HOUSTON, October 10, 2022 — The American Heart Association’s Paul “Bear” Bryant Awards has named coaching legend Mark Dantonio the recipient of the 2023 Paul “Bear” Bryant Heart of a Champion Award, presented by St. Luke’s Health in Houston, Texas. Established in 2020, the Heart of a Champion Award recognizes an individual whose notable contributions and positive influence have helped define the ways we enjoy, watch and engage in sports, and whose life is exemplary of a champion through the display of characteristics for which Coach Paul “Bear” Bryant was known, including integrity, perseverance, determination and grit. ESPN College GameDay host and former coach Lee Corso received the inaugural award, followed by former Mississippi State football coach Sylvester Croom in 2021 and Stanford University coach David Shaw in 2022.
The Heart of a Champion Award is one of four honors presented during the Bryant Awards Ceremony, presented by Marathon Oil, on January 11, 2023, in Houston, Texas. In addition to Heart of a Champion, awards will be bestowed for Lifetime Achievement, Fan Vote Favorite, and the 2022 Paul “Bear” Bryant Awards Coach of the Year, voted on by the National Sports Media Association, current NCAA College football coaches, former Coach of the Year Award winners, the Bryant Awards’ Executive Leadership Team and the Bryant family.
The American Heart Association, a global force for longer, healthier lives, and the Bryant family host the awards ceremony annually, now in its 37th year, to celebrate Bear Bryant’s legacy and raise awareness and critical funds for research to eradicate cardiovascular disease and stroke, leading causes of death globally. The football coaching legend died from a heart attack in 1983, just 28 days after his final victory and retirement.
Mark Dantonio concluded his football career in 2019 after holding the position of head football coach at Michigan State University since 2006. Under his direction, the university experienced one of the most successful football eras in the program’s history. Dantonio’s Spartans competed in three Big Ten Conference championships, Michigan State’s first 13-win season and the program’s fifth-ever trip to the Rose Bowl where they defeated Stanford and finished third in the nation.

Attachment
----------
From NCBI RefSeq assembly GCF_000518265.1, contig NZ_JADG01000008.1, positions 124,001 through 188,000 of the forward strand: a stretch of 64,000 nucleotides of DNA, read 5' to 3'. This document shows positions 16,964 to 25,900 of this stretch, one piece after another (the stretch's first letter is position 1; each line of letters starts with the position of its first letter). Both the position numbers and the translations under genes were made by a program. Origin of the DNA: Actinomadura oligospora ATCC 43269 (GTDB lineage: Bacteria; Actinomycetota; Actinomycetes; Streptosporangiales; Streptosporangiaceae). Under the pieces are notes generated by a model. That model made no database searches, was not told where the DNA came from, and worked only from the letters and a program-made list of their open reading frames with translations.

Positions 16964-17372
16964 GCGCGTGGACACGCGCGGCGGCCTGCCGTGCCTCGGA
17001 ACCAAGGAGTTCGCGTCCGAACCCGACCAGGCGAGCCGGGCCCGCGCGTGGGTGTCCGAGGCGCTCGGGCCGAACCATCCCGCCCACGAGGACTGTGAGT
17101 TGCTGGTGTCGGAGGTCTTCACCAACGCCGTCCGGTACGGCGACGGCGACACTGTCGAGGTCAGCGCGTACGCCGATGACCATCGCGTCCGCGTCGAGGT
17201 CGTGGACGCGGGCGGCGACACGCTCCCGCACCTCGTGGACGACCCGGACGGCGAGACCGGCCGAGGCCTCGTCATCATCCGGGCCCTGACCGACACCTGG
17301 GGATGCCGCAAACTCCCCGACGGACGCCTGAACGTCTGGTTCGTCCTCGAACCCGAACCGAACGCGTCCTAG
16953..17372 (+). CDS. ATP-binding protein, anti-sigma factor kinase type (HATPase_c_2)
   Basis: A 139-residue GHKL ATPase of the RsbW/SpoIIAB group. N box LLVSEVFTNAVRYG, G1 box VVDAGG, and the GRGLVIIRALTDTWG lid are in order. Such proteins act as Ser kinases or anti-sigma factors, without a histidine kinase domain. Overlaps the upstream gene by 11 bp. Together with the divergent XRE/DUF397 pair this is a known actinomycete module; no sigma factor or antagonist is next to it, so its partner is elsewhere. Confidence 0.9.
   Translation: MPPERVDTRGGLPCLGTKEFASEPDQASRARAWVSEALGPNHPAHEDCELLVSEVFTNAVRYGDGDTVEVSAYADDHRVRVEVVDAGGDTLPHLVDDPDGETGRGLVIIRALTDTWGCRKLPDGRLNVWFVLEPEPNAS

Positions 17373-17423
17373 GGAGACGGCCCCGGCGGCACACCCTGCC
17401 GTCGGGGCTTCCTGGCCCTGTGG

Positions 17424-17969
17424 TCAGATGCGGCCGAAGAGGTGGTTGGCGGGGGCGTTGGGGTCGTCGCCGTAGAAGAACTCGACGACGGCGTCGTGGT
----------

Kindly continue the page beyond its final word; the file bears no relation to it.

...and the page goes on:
“2022 has been a humbling year for me and my family, and it is a privilege to receive the Heart of a Champion Award,” said Dantonio. “Receiving an Award named after one of football’s legendary caches is one of my greatest honors. College football has evolved and will continue to evolve over time, but the legacies of the coaches that have come before me have left a lasting impact.”
Coach Dantonio’s other honors include his status as the all-time winningest coach in Michigan State program history, with three Big Ten Conference Championships, reaching the College Football Playoffs in 2015. He was named as the Gene Stallings Coach of the Year in 2016 and was twice a finalist previously for the Paul “Bear” Bryant Awards Coach of the Year. Outside of football, Dantonio is known for his humanitarian and charitable efforts. He is a family man, married to wife Rebecca for 32 years and with two daughters, Kristen and Lauren. His father is of Italian descent and mother is of Polish descent. In June 2022, Dantonio was inducted in the National Polish-American Sports Hall of Fame.
Fans can follow the action at facebook.com/bryantawards, twitter.com/bryantawards or Instagram.com/bryantawards or the hashtag #BryantAwards. To attend the exclusive, VIP experience for the Bryant Awards, contact firstname.lastname@example.org or visit bryantawards.org.
About the American Heart Association
The American Heart Association is a relentless force for a world of longer, healthier lives. We are dedicated to ensuring equitable health in all communities. Through collaboration with numerous organizations, and powered by millions of volunteers, we fund innovative research, advocate for the public’s health and share lifesaving resources. The Dallas-based organization has been a leading source of health information for nearly a century. Connect with us on heart.org, Facebook, Twitter or by calling 1-800-AHA-USA1.